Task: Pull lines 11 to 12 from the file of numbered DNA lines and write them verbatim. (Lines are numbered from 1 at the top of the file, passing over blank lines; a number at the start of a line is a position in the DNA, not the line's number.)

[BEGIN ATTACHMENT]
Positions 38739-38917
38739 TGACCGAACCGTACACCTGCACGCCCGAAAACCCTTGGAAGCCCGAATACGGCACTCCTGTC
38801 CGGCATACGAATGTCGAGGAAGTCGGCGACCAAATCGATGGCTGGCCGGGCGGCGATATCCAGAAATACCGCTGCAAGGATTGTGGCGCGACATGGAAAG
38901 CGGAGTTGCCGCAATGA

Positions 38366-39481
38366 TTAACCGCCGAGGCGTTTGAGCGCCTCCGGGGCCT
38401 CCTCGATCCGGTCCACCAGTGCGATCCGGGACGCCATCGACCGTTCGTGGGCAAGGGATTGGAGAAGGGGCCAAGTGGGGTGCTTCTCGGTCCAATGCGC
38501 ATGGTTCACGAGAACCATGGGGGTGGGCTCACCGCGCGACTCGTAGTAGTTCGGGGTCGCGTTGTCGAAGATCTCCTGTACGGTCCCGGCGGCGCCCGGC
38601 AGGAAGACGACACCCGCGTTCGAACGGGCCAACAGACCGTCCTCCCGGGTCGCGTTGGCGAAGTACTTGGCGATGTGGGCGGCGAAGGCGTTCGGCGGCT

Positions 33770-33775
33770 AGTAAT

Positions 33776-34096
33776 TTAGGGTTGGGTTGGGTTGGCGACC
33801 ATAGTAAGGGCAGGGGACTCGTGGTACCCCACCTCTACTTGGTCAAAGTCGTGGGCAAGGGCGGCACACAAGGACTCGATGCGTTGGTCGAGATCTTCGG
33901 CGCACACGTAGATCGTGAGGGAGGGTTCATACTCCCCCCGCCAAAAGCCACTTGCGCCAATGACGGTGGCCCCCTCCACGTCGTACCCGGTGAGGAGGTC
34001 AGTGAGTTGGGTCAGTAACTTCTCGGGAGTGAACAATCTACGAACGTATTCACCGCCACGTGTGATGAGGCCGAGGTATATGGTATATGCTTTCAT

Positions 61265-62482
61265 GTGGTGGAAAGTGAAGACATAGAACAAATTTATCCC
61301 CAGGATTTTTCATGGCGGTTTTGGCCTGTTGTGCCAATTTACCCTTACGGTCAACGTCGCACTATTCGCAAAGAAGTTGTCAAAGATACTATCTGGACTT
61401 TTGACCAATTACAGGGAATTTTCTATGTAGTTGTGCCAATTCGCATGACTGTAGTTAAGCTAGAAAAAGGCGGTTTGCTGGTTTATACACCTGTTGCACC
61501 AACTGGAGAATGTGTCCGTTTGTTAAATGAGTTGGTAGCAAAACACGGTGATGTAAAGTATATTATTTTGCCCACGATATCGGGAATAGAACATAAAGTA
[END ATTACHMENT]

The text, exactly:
33770 AGTAAT

Positions 33776-34096